There are a few things still growing including leeks, more Brussels sprouts than we’ll ever eat, herbs including a huge lemongrass plant along with spinach, bok choy, arugula and this year’s three “experimental” crops. I’ll report on them later. For now I’m just glad to have such a good amount of the fall cleanup out of the way.

Looking Back, Looking Ahead

A few days ago I picked all of my Bush Delicata squash. They seemed ripe enough and the vine was starting to look a little ragged. It actually did vine more than I expected so I’m wondering if it was true to type. The two I grew last year stayed in compact mounds. Those two plants produced seven squash between them, this year’s single, viney plant made ten. I’m looking forward to having them in soups and curries, stuffing ravioli with them, making enchiladas (no kidding!) and mashing them up to go alongside roasted beasts and fowls. Delicata isn’t my favorite squash. Red Kuri probably holds that honor, or perhaps Buttercup. I grow the Bush Delicata because of my space limitations. Some day I’ll have plenty of room to try all sorts of squashes in my garden. For now I’ll just be picking up different varieties at the Farmers Market to sample.

2014 Squash

Something about harvesting the squash brought home the feeling that the garden season is really coming to an end. I know that I may have another good month of growing time, but my fall planting of peas, broccoli and a variety of lettuces have all failed already and I doubt there’s enough time to start over. Some spinach is coming up slowly. I may winter some of that  over as a spring crop. The arugula is the only thing I planted this fall that is actually doing well. It’ll be delicious tossed on pizza hot out of the oven.

Salsas and Chutney

What I think of as the “high summer crops” are as good as done. The paste and globe tomatoes were ushered out a little early by some wet weather that gave Septoria an edge. The two cherry varieties don’t seem to be as susceptible. I may throw some more of those in the dehydrator. More on that some other time.  The rest were all picked regardless of ripeness and I put up batches of green tomato chutney and salsa, one last red tomato salsa and a second batch of tomatillo salsa—this time without the cloying artificial lime juice. The peppers, which hadn’t produced much to speak of anyway, I gave up on long ago. I really knew things were coming to a close when the tomatillo finally stated to slow down. Man, those things are productive at their peak! All but a few straggling beans that are taking their dear sweet time drying have been picked and shelled—more on that will be coming, too.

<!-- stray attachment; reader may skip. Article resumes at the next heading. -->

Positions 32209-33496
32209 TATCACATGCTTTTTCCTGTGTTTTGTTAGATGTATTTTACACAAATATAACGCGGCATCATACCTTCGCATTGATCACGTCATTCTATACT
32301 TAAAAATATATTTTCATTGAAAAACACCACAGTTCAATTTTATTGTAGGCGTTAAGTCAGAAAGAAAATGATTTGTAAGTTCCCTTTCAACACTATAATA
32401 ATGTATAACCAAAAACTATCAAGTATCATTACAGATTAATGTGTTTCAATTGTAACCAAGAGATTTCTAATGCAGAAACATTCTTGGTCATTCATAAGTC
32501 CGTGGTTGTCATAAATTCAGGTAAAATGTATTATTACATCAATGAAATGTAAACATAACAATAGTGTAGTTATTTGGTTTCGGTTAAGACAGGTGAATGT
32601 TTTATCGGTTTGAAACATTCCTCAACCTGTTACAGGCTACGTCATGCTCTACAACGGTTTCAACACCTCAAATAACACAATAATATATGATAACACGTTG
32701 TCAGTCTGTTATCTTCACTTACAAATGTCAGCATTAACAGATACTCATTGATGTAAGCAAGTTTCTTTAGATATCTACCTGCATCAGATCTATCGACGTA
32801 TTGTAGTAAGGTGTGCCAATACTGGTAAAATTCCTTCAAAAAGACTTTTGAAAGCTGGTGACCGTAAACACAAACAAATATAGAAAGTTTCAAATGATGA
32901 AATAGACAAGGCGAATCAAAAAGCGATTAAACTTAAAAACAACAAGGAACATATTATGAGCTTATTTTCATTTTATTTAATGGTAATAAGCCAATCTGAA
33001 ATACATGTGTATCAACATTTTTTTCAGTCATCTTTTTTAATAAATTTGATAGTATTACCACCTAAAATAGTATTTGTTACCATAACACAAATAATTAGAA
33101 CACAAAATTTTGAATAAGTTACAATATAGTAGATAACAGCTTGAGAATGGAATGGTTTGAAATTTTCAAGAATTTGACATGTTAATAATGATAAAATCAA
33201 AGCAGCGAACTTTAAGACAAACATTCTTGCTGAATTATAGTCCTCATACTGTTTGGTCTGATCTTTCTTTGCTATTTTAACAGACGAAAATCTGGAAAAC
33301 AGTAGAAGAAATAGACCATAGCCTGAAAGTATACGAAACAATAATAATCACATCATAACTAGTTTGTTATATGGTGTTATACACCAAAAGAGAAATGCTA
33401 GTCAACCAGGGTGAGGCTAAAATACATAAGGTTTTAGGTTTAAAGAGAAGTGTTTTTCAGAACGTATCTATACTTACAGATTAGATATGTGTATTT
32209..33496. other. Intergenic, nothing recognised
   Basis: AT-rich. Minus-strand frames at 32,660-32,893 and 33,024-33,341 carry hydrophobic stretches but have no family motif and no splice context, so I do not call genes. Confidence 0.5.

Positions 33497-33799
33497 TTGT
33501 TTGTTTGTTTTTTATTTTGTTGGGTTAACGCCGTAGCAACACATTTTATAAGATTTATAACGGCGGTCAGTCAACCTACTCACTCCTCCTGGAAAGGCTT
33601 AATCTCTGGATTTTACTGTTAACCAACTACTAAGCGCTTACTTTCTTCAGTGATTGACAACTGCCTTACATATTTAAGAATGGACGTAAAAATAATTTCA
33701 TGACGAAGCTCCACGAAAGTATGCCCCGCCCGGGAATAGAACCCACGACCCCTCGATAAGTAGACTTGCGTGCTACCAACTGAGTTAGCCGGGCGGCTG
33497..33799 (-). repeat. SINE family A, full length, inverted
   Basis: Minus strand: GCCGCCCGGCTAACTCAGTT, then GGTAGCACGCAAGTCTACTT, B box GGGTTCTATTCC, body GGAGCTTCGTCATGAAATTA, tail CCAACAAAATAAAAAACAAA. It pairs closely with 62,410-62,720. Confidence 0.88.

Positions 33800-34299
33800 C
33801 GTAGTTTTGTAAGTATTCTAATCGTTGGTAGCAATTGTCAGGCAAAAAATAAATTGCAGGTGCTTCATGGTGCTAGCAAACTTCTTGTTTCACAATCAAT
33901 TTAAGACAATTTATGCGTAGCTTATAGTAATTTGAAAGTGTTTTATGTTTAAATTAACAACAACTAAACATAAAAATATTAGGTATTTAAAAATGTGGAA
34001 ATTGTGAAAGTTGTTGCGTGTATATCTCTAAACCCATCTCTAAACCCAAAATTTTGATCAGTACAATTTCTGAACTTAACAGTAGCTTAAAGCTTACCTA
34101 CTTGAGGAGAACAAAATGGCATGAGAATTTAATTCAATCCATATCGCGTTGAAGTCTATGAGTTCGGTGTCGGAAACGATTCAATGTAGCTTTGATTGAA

So what’s left? There are a few roots in the ground—carrots, beets and turnips. Also, I hope, plugging along out of view are the peanuts, oca and sweet potatoes. It’s at that time of the growing season where the date of the first real frost will make or break their success. As we’re at the equinox, the oca will only just be beginning to form its tubers so I’m set to cover it at a moment’s notice if the forecast is cold. The Brussels sprouts are starting to fill out their mini-cabbagey heads and I’ve picked enough for a little side-dish for two. We’ve got more leeks than we know what to do with. The Malabar spinach is positively rampant, covering its rustic tee-pee. and displaying funky, pink-tipped flower buds. I’ve only eaten it a few time in summer rolls and in a rough approximation of Bachali Kura Pappu with black-eyed peas. I plan to make that again with the proper ingredients now that I’ve finally located an Indian grocery that has curry leaves and the right dal.

Malabar Spinach Buds

The list of tasks yet to complete this year is fairly short. Dead tomatoes, peppers and so on have to be hauled to the community compost heap and all the supports stacked. The above-mentioned underground crops will be pulled or dug . There are a couple buckets of good, composted horse manure I’ll bestow on a lucky bed or two. If my tricky arm feels up to it I’d like to dig some more leaf compost into the rest of the beds. At the very least everything but the garlic bed will be covered with a thick mulch of leaves. Around Halloween I’ll plant the garlic and mulch that with straw so the shoots can poke through easily next spring. Then all that’s left is the planning for next year. That and eating all the produce I’ve squirreled away for the winter.